The great critic Lindsay Zoladz, who’s at The New York Times now, wrote a great piece for The Ringer in 2019 about Cher, about the 20th anniversary of the Cher song “Believe,” in fact. But this piece takes in the whole of Cher’s career, including the various iconic, flamboyant, delightfully fuck-you-type dresses that Cher has worn, often to the Oscars (whether or not she was nominated), and often designed by the great Bob Mackie. Moonstruck is one of my wife’s favorite movies; when we lived in New York, my wife wanted to go see the Moonstruck house, where they filmed parts of Moonstruck in Brooklyn Heights. Amy Schumer owns the Moonstruck house now. What the fuck? My wife has two core memories involving Cher, and Moonstruck is one of them.

But so in this Ringer piece, Zoladz writes, “To understand the miracle of ‘Believe,’ you have to know how far Cher had fallen in the decade between Moonstruck and Auto-Tune.” In the late ’80s Cher contracted the Epstein-Barr virus. A major symptom is extreme fatigue, and she had to turn down a bunch of big movie rules, including, apparently, Thelma & Louise. Musically, Cher had better luck, in terms of maintaining her impact, and so it is time for me to ask you. Can you hear the hooting and hollering sailors, the Navy sailors, the crew of the U.S.S. Missouri, in the background here? I think you can hear them perfectly well, even if you can’t really hear them at all.

“I’d take back all the words that’d hurt you.” This song excerpt is also vexing to me, in terms of legally permissible length. Shit. Yes, yes. How do I talk about this without getting in trouble with either the Navy or my mother? The music video for Cher’s 1989 hit “If I Could Turn Back Time” consists of Cher prancing around on the deck of the U.S.S. Missouri amid hooting and hollering sailors in the U.S. Navy while wearing an outfit—Cher’s outfit, not the sailors’—that flaunts all of her tattoos. I forget the precise details, but I can still recall, I can still feel my mother’s profound disapproval, her revulsion, the first time she saw this video on MTV, which was also the first I saw the “If I Could Turn Back Time” video on MTV. I do not recommend that you and your mother find out about this video simultaneously.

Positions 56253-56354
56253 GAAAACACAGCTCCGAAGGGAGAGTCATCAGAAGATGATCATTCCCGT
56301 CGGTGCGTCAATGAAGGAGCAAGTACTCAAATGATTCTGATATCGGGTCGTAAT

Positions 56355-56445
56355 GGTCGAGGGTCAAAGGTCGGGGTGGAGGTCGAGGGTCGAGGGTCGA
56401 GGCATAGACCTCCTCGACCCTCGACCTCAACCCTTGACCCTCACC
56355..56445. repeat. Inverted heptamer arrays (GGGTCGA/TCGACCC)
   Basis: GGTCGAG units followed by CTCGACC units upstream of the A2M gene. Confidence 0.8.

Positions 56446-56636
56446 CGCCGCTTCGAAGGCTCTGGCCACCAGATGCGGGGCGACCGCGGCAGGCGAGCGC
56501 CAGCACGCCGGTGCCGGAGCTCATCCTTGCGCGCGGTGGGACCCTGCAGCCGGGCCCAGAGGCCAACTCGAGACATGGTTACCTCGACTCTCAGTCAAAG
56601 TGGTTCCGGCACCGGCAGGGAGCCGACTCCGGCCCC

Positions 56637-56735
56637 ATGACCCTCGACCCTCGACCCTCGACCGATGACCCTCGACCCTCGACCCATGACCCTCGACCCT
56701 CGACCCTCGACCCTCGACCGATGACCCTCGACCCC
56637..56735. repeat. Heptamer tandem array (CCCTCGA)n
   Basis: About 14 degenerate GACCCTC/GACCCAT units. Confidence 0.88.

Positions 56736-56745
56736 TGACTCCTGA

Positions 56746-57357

Cher has a Top 40 hit with her cover of “The Shoop Shoop Song (It’s in His Kiss),” which appears in the 1990 film Mermaids, in which Cher stars as the mother of both Winona Ryder and Christina Ricci. That was a lot to absorb! This song also appears on Cher’s 1991 album, Love Hurts, on which Cher also covers “Love Hurts,” the song. Cher’s “Love Hurts” is the second-best version of “Love Hurts,” after the 1974 version by Nazareth, the butt-rock band. The Nazareth version of “Love Hurts” is still the best, obviously. Butt-rock is not a pejorative.

But OK: Perhaps more indicative of Cher’s whole deal in the ’90s, musically, is her 1995 album, It’s a Man’s World, which is, shall we say, adult contemporary. Cher had been hitting no. 1 on Billboard’s Adult Contemporary charts for a while—she had a couple of jams with Peter Cetera in the ’80s. Back in ’86, when Cher called Letterman an asshole, they also talked about Cher turning 40. (She was fine about turning 40 but not, like, excited about it. Relatable.) Now Cher was pushing 50. Now Cher was covering “Walking in Memphis.” (Pretty good.) Now Cher was covering fuckin’ Don Henley. (That’s even better, actually.) But Cher does not exactly come across as a cutting-edge pop superstar. It would be weird, I think, for Cher to be a cutting-edge pop superstar in the 1990s. Cher’s got some jams but knows her lane, and her lane in the 1990s is discovering fresh nuance in the line “Do I really feel the way I feel?”

Just as it’s nearly impossible for me to convey how dangerous Letterman felt in 1986 or how down bad Cher was in 1996, I don’t think I can truly express to you how jarring the words “can’t break through” sounded on the radio the first time you heard Cher robotically sing them. What just happened to Cher? In 2015, Cher told Billboard magazine, “The most fun I ever had making a song was ‘Believe.’ Because you didn’t know it was me in the beginning, and I was so excited.”

Who did this to Cher? Mark Taylor and Brian Rawling, two London-based producers, that’s who. And at first, when Taylor and Rawling were interviewed about what, precisely, they’d done to Cher, they lied about it. So. Per a 1999 New York Times piece about “Believe,” “Rob Dickins, president of London-based Warner Music U.K., had decided that the only thing Cher could do to make up for her last album, It’s a Man’s World, a set of rock ballads that sold disappointingly, was to focus on her gay audience with a high-energy dance record.” And then Cher said, ‘’He said, ‘I want you to make a dance album.’ I said I didn’t want to. But I have that problem: If someone says I want you to do something and I’m not sure, I usually just say I don’t want to do it.’”

To hear the full episode, click here. Subscribe here and check back every Wednesday for new episodes. And to order Rob’s new book, Songs That Explain the ’90s, visit the Hachette Book Group website.